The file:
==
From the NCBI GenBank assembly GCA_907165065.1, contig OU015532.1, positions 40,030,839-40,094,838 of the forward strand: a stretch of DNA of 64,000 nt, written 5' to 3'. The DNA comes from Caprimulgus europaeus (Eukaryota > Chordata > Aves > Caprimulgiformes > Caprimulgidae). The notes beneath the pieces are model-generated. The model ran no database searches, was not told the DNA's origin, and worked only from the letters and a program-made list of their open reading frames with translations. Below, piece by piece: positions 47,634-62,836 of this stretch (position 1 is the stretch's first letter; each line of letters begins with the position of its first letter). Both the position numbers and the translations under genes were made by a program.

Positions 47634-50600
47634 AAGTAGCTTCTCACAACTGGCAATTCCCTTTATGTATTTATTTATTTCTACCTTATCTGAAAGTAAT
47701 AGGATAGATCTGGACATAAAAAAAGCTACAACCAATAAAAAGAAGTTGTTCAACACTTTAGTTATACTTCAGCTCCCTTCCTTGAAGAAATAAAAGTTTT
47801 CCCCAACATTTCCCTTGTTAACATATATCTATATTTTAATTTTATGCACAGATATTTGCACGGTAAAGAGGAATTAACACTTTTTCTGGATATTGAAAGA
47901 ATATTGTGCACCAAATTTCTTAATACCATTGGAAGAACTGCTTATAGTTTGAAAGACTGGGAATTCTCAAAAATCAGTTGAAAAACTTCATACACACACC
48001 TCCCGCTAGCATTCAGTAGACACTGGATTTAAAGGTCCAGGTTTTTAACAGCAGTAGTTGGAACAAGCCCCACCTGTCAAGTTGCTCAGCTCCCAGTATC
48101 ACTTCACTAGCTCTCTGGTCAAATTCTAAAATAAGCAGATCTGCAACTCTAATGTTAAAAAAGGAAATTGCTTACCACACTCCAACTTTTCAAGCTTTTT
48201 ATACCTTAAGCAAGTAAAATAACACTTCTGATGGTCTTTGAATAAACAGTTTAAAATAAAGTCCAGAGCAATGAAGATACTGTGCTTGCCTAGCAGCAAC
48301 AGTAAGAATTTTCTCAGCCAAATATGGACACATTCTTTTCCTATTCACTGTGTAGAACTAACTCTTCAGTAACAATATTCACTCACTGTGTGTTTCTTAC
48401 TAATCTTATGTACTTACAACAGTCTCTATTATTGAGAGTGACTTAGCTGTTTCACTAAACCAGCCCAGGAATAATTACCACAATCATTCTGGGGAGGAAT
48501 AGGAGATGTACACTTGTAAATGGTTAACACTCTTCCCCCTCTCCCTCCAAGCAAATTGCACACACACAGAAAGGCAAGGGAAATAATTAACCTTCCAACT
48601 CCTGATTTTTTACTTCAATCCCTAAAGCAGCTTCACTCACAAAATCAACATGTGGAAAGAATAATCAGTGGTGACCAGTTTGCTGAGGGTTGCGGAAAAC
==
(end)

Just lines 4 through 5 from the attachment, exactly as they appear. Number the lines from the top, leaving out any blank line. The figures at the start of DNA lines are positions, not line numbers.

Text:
47701 AGGATAGATCTGGACATAAAAAAAGCTACAACCAATAAAAAGAAGTTGTTCAACACTTTAGTTATACTTCAGCTCCCTTCCTTGAAGAAATAAAAGTTTT
47801 CCCCAACATTTCCCTTGTTAACATATATCTATATTTTAATTTTATGCACAGATATTTGCACGGTAAAGAGGAATTAACACTTTTTCTGGATATTGAAAGA